Corked wines on the decline?
The 2010 ‘world championship of wine’, the Concours Mondial de Bruxelles, has added further weight to evidence of a dramatic decline in cork-related wine faults.
Of almost 7,000 bottles from more than 50 countries opened at the prestigious event, only one per cent were identified as being affected by 2,4,6-trichloroanisole (TCA). This figure is consistent with findings from several recent wine events that have shown the incidence of cork related taint to be either at or less than one per cent.
TCA contamination usually comes from corks but can also come from barrels, other cooperage or even, apparently, from wood within the cellar including walls or beams. The term 'corked wine' is applied to all wines with TCA contamination because corks are the source of most of the problems. The wine industry estimates that as many as 3% to 7% of all wines have TCA contamination at levels that can be detected by consumers. Because most people are not trained to recognize the smell and taste of TCA, only a very small fraction of these bad bottles are ever returned to stores or sent back at a restaurant.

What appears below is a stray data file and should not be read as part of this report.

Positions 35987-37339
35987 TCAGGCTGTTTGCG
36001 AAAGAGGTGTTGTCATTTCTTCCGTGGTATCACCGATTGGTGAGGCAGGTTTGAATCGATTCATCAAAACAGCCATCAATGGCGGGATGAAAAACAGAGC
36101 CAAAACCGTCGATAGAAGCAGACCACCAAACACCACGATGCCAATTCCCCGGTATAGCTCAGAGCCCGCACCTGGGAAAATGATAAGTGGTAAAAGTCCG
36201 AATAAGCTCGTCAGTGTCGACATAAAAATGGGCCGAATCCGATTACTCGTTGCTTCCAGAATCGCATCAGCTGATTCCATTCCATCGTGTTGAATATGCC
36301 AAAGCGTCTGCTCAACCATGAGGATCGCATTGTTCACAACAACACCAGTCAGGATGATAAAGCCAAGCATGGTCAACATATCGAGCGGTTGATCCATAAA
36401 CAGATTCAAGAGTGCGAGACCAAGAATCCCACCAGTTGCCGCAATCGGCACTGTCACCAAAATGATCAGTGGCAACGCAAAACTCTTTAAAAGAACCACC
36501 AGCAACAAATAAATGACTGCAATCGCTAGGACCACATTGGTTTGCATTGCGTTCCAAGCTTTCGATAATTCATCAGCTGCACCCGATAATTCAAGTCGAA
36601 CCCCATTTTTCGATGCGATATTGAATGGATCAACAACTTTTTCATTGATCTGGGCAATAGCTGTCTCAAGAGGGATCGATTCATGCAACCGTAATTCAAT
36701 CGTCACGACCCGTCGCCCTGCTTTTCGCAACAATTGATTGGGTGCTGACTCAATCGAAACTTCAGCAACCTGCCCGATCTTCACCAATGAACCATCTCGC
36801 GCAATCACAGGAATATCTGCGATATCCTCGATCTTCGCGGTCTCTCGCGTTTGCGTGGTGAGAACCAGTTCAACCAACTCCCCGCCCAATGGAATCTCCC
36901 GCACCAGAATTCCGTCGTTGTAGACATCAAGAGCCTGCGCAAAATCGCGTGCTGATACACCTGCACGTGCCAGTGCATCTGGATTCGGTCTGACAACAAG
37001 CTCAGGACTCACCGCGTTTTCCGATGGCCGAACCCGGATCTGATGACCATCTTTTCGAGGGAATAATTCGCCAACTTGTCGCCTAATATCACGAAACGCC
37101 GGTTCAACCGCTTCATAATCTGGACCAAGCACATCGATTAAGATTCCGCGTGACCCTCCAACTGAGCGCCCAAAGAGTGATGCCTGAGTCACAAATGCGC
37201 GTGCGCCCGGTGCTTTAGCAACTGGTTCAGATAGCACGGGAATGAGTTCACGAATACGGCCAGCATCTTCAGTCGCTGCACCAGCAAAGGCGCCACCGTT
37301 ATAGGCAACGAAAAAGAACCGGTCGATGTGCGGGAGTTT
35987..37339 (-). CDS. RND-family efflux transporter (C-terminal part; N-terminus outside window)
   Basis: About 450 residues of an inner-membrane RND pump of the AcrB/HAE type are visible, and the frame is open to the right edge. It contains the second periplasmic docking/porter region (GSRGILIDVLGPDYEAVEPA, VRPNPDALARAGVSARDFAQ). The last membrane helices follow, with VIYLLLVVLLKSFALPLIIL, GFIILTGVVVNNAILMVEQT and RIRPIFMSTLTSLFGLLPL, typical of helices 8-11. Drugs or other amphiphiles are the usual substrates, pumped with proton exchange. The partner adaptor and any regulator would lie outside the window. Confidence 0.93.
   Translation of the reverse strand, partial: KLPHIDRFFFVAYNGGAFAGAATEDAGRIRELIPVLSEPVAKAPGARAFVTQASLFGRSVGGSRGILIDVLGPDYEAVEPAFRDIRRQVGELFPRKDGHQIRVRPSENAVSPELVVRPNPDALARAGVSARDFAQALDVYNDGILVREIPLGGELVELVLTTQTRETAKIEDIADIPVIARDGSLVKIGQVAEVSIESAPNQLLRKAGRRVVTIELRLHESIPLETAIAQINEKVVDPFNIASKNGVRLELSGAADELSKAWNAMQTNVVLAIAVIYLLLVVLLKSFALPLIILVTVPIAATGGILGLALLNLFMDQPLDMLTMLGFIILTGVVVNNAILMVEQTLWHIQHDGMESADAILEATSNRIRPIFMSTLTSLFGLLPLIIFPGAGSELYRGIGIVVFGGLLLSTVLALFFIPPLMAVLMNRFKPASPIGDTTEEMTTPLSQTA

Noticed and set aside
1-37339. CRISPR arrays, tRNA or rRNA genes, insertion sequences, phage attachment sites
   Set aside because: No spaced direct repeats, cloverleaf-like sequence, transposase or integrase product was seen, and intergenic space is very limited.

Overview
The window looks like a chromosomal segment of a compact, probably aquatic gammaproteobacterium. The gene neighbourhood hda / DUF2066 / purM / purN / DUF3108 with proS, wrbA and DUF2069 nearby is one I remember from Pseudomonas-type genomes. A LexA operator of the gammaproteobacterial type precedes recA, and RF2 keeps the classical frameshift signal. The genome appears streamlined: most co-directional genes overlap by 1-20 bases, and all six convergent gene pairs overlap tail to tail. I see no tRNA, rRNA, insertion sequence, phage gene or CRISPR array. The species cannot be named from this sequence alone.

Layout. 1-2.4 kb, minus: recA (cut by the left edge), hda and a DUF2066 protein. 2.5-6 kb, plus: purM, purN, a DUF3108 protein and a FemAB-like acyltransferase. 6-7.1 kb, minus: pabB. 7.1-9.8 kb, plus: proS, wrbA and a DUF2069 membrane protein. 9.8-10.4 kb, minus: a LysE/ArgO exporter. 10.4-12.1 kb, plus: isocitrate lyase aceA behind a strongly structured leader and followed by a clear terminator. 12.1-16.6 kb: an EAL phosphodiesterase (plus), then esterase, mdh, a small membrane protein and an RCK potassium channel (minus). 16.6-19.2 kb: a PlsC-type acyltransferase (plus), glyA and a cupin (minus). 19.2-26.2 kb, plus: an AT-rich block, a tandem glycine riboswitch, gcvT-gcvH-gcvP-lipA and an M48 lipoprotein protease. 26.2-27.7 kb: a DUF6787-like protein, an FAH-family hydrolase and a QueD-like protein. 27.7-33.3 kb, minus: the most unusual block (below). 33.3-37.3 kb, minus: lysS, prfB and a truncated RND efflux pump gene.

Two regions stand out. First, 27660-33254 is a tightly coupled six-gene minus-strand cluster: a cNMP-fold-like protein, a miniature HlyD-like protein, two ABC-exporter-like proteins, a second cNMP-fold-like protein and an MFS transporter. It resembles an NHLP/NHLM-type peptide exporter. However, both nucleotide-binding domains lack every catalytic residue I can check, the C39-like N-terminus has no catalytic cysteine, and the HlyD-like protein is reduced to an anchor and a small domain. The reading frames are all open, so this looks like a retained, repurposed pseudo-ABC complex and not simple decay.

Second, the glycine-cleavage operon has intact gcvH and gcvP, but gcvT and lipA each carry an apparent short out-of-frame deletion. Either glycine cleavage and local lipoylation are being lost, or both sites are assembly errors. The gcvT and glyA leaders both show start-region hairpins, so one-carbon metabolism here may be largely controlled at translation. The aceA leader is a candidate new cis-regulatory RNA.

A great deal of work continues in the cork industry as well as at wineries to develop methods to eliminate corked wine.